Cesar Sarino has held many posts in government, many of them sensitive and even powerful portfolios. But now, as chair of the Philippine Postal Corp. and president and CEO of the Philippine Postal Savings Bank Inc., he said he has never worked as hard or taken such a “hands-on” responsibility.
Sarino was a secretary of the Department of the Interior and Local Government under President Cory Aquino, president of the Government Service Insurance System under President Fidel V. Ramos, and presidential adviser for Southern Tagalog under President Gloria Macapagal-Arroyo. “In these posts,” he told the Bulong Pulungan sa Sofitel yesterday, “I only had to help craft the policies, but the implementation I could leave to a number of subordinates.” But at PhilPost, he said, he is faced with the great challenge of “turning around” a government agency facing enormous threats from technology (the Internet, courier and money remittance firms) and with far fewer personnel than he is used to.
To make the challenge doubly harder, PhilPost also had to let go of a number of senior officials, some of whom, he said “had been involved in anomalies.”
The image of a hidebound institution, left behind by advances in technology (who still writes or sends letters in these days of e-mail and Facebook?) likewise affects the sister institution of PhilPost (still popularly known as “the post office”), the Philippine Postal Bank.
Indeed, Sarino nodded sagely when told that the public “seems hardly aware that there is even a postal bank.”
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Difficult as it is to believe, the PostalBank is more than a century old, having been founded in 1906 by the then Bureau of Posts “to mobilize savings [and] provide access to credit and financial services in the countryside.”
Among 73 savings banks in the country, PostalBank ranks 15th in total assets, which amount to some P6 billion. It is, however, “dwarfed” by two private savings banks (BPI Family with P147 billion, and PSBank with P119 billion).
On its website, PostalBank offers an explanation for its lackluster (though still modestly profitable) performance as a finance institution: “Almost left to itself, the Bank plods along almost akin to a private thrift bank, preoccupied with the traditional products and services it needs to sell to keep itself afloat, and wishing that, one day it would build a financial base strong enough to enter into the developmental areas so critically needed by the rural banking environment.”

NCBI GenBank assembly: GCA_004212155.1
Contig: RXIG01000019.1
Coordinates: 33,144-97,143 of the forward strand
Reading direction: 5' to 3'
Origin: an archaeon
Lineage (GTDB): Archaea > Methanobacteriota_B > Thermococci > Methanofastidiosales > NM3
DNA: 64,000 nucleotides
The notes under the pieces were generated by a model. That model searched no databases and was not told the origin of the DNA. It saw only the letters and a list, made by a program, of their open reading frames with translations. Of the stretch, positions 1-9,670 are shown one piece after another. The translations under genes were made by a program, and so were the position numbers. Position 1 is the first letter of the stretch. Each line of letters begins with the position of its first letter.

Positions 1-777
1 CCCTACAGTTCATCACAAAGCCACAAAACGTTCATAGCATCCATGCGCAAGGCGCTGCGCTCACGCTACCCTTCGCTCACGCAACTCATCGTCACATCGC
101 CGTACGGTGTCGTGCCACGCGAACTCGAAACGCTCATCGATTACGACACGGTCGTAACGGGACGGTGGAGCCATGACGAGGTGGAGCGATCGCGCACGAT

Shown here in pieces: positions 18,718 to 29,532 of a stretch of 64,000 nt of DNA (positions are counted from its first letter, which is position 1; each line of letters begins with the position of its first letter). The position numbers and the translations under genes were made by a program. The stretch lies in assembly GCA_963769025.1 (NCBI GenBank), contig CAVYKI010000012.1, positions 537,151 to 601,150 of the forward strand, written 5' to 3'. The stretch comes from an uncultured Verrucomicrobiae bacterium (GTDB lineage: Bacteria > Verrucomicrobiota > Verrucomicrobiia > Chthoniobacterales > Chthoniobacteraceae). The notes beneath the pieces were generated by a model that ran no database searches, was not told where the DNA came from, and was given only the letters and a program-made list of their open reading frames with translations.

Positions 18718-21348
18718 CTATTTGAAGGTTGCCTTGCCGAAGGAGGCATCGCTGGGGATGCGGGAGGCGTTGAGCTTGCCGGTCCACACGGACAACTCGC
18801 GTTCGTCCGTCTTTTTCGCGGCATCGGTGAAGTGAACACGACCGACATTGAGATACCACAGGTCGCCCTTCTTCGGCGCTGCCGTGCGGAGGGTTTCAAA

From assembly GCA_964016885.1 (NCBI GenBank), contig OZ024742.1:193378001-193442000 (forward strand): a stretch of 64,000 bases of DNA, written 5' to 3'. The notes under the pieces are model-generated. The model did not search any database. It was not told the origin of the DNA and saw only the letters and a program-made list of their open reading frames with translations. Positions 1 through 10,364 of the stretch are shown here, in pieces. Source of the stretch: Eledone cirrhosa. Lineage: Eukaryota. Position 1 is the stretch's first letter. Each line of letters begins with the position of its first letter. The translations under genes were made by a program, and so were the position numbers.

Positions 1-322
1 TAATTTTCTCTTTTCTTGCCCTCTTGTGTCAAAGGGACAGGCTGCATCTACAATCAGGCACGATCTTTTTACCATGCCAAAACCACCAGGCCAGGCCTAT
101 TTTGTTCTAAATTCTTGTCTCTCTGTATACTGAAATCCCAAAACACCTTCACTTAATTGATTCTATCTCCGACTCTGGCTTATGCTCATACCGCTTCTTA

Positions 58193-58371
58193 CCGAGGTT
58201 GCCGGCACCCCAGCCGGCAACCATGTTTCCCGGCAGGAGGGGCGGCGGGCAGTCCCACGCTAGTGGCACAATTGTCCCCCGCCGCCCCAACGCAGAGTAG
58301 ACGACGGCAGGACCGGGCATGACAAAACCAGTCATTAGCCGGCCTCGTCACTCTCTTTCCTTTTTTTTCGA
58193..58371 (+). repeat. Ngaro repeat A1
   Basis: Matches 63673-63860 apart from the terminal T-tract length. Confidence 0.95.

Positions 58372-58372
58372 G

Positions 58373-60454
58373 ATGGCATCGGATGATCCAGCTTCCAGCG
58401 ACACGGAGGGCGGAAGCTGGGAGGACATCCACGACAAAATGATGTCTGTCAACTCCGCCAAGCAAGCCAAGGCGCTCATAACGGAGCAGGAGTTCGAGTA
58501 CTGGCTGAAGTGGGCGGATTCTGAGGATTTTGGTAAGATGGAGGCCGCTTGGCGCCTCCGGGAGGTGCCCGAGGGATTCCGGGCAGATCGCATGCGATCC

The task facing Sarino, then, as PostalBank president and CEO, is to bring the bank up to snuff, and along the way, serve the Philippine countryside in two important ways: provide microfinance to provincial entrepreneurs and cooperatives, and lend much-needed funds to local governments to improve their delivery of basic services.
One way of widening the bank’s reach and strengthening its financial muscle is to make use of its most obvious asset—the thousands of post offices scattered nationwide.
Sarino noted that some 30 percent of municipalities in the country are “unbanked”—that is, they don’t have a single public or private bank, with residents needing to travel to bigger towns to do their banking. But every town has a post office, so that “the post offices could be used as extensions of PostalBank.”
This is a distinct advantage, said Sarino, since “there will be no more ‘brick and mortar’ expenses (involved for) new branches.”
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Another area that seems a natural fit for PostalBank but for many reasons has instead become the purview of the private commercial sector is remittance services.
Many private remittance services have sprung up in the last decade or so, many charging service fees that eat up a large portion of the amount remitted. One reason I might venture is that the post office and even PostalBank have suffered an “image problem” for decades, looked upon as slow and unreliable, if not downright untrustworthy.
Determined to turn that image around, Sarino said PostalBank is joining the remittance field in partnership with an international remittance company, Agilivant.
A news release explains that “the bank’s expanded and modernized entry into the remittance market is in line with its ability to provide better and more efficient service since it can open up more remittance centers in its branches and in the 1,800 post offices of PhilPost nationwide. Moreover, OFWs represent a principal target clientele since many live in rural communities and their overseas incomes stimulate economic activities in the countryside.”
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One asset in the hands of PhilPost and PostalBank whose value is immeasurable is the post office building fronting Liwasang Bonifacio. It is now too big and too expensive to maintain, says Sarino, and in fact PhilPost is thinking of building new headquarters on a lot it owns in Quezon City.
Last year, he said, the “public-private partnership” authority had been urging them to prepare to move out of their iconic building. The site had been targeted for either a new hotel or the new headquarters of the Senate, according to Sarino. But since then, nothing much has happened, with Sarino saying that other officials saw the need to first upgrade and develop the surroundings of the site, including relocating informal settlers, before the venture could take off.
But Sarino is not waiting around for the post office building to be repurposed before he moves and transforms not just the image but also the services provided by both PhilPost and PostalBank. There is still time—and opportunity—to prove the institutions’ continuing relevance today and tomorrow.